2019’s Call of Duty Modern Warfare had been promised to be both a return to the boots-on-the-ground, classic style of the older games in the series and a much-needed evolution for the franchise. For the most part, I feel the game has succeeded at that tough task, in both the campaign and multiplayer, and the game has made me feel like a teenager again with a slight addiction to the franchise’s competitive multiplayer. Or at least an addiction to a specific part of it. For all Modern Warfare has been billed as a new experience with larger maps and player counts, it’s been an old-style small fast-paced map that has really grabbed my interest and kept me playing, even with the recent release of Star Wars Jedi: Fallen Order. I admit, I’ve not even played the new Ground War mode since getting the game (I dabbed with it in the beta) or any of the new game modes I was excited for in the run up to Modern Warfare’s launch. No, Shoot House 24/7 has proven to be the sole subject of my addiction.
Apologies for the cringey soundbite but Shoot House really is Call of Duty back to its addictive best. Other maps presented in the game offer an advancement from those seen in the earlier games, with unsymmetrical design and less obvious paths that actually take time to learn and therefore ultimately feel more fulfilling when you start doing well. I enjoy most of these new maps and the progression they represent a lot, and so it’s a shame that it’s Shoot House – which is very much a throwback to the classic three-lane map of old – that has excited me the most. I feel guilty about it because I’ve stopped playing the other maps and modes altogether and instead plucked for Shoot House 24/7 which lets you play on that map for as long as you like with a variety of game modes. It’s quite a nostalgic experience, bringing back memories – mostly good – of Nuketown in Black Ops.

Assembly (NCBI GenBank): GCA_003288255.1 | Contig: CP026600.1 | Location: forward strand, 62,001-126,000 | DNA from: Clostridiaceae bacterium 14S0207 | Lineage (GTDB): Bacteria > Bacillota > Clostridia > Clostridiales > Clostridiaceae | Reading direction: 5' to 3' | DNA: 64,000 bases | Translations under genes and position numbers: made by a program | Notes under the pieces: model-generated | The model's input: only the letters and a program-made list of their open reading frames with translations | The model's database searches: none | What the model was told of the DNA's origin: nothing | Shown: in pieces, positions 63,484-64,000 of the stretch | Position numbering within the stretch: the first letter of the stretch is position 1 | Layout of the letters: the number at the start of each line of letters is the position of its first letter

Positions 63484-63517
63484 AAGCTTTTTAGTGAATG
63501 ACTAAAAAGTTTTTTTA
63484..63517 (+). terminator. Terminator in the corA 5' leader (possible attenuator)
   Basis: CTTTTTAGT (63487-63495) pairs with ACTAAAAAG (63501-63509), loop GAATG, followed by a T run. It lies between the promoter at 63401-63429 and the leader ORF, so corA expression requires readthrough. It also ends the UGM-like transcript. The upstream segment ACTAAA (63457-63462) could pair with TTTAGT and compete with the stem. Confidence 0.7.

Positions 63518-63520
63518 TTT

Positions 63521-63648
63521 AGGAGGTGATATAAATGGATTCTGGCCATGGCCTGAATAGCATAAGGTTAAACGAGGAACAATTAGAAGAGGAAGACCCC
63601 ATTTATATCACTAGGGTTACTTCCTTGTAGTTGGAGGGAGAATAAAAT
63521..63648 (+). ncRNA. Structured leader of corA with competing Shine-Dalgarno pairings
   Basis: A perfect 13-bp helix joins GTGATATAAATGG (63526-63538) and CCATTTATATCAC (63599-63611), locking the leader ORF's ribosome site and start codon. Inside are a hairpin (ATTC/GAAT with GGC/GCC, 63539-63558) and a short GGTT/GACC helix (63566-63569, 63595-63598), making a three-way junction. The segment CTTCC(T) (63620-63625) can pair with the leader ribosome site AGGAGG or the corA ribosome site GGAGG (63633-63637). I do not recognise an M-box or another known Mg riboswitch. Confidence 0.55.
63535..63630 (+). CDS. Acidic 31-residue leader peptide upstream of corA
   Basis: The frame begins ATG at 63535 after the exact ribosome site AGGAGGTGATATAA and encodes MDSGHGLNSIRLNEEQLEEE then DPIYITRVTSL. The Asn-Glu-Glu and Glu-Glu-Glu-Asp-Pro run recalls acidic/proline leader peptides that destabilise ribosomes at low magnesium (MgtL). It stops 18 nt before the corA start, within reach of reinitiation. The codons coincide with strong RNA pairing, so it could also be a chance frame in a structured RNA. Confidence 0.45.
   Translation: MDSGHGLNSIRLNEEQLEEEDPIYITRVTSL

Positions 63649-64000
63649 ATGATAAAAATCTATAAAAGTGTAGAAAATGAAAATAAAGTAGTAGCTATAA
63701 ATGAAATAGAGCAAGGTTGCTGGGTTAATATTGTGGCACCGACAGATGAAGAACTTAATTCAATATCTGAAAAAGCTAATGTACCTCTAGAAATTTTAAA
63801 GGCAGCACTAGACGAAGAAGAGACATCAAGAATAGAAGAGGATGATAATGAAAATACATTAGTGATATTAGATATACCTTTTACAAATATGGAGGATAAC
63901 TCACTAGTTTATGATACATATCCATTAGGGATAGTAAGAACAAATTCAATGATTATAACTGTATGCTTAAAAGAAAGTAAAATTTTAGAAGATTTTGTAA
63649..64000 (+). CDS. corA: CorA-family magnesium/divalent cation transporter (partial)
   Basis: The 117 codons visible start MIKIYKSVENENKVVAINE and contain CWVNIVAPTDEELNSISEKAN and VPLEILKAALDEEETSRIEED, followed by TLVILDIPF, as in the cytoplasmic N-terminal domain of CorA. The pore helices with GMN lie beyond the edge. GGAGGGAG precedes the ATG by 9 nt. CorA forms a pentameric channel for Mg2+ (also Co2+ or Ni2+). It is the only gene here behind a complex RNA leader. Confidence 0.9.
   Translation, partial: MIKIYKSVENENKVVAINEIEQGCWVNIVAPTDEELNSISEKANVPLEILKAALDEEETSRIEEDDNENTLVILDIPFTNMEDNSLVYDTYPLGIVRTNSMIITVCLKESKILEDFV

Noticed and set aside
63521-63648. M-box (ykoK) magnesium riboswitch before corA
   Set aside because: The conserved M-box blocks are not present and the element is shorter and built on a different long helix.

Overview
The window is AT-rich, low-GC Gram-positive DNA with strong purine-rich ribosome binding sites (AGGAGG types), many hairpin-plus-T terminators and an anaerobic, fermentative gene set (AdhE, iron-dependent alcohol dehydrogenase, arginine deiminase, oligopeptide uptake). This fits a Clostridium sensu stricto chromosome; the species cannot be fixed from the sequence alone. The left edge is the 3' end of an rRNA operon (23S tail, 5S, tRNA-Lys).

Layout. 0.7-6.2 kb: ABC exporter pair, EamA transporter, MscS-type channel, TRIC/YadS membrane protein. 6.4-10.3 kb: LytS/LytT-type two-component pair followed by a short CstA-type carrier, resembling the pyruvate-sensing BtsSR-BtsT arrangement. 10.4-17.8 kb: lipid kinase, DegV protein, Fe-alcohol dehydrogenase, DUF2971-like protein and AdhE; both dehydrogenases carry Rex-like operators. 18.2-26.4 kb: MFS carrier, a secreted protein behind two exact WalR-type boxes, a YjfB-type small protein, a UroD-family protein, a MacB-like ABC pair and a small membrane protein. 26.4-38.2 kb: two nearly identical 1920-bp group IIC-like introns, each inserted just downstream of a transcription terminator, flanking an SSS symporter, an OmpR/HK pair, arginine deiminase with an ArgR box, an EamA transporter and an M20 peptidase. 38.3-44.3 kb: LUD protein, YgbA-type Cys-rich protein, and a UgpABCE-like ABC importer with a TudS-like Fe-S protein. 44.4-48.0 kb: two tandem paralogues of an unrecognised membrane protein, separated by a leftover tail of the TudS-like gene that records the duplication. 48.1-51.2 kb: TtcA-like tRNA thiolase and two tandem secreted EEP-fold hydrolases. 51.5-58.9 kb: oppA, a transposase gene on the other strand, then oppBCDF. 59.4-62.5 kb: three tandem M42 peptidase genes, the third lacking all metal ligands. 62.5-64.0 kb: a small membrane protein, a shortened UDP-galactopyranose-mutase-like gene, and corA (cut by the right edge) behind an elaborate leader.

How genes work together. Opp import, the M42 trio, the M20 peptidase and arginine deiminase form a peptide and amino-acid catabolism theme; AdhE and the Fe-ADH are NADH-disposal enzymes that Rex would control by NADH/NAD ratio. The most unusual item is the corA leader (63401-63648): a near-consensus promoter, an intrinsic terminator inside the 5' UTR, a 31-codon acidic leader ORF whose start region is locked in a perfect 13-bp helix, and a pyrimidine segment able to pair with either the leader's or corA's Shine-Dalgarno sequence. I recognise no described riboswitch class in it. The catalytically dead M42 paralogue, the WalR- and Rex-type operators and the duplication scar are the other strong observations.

Shoot House is a very small map and therefore offers the most fast-paced action I think I’ve ever played in a Call of Duty. You get the feeling that you’ll die if you stop moving and so it’s 12 people constantly running and rotating around the thin plywood walls, shipping containers and ruined vehicles that make up the map. There’s no time for the camping and Claymores that can plague other maps, and the three-lanes mean that you can easily flank enemies or even drop down on unsuspecting prey from above. This means the kill-zones are changing constantly unlike certain other maps (the nightmare of un-patched Piccadilly) where one team could be backed into a corner and unable to escape for the entire match. Here the teams change sides constantly and where you’re going to spawn is anyone’s guess, keeping you on your toes, and making items like riot shields – which for some reason I see a lot of players use – useless because enemies will almost always be approaching you from multiple directions. The combat is ludicrously frantic and the constant moving, checking corners, altering directions and, of course, shooting often leaves my hands shaking after the match has ended.
I’ve been playing it so much that I’ve even started having Shoot House dreams and I awake in cold sweats with an active mind abuzz with possible targets. Gaming before bed isn’t supposed to be good for you anyway because your brain stays active for too long afterwards – things like reading a book are better at lulling yourself to sleep softly – so playing such a frenzied game that lights your synapses on fire before bed can’t be recommended. I used to have a good REM sleep cycle, waking at the right time feeling well-rested and unable to remember my dreams, but now if I play Shoot House too much the day before, I sleep much worse. There’s a clear correlation. But I can’t stop myself! It’s just too much fun.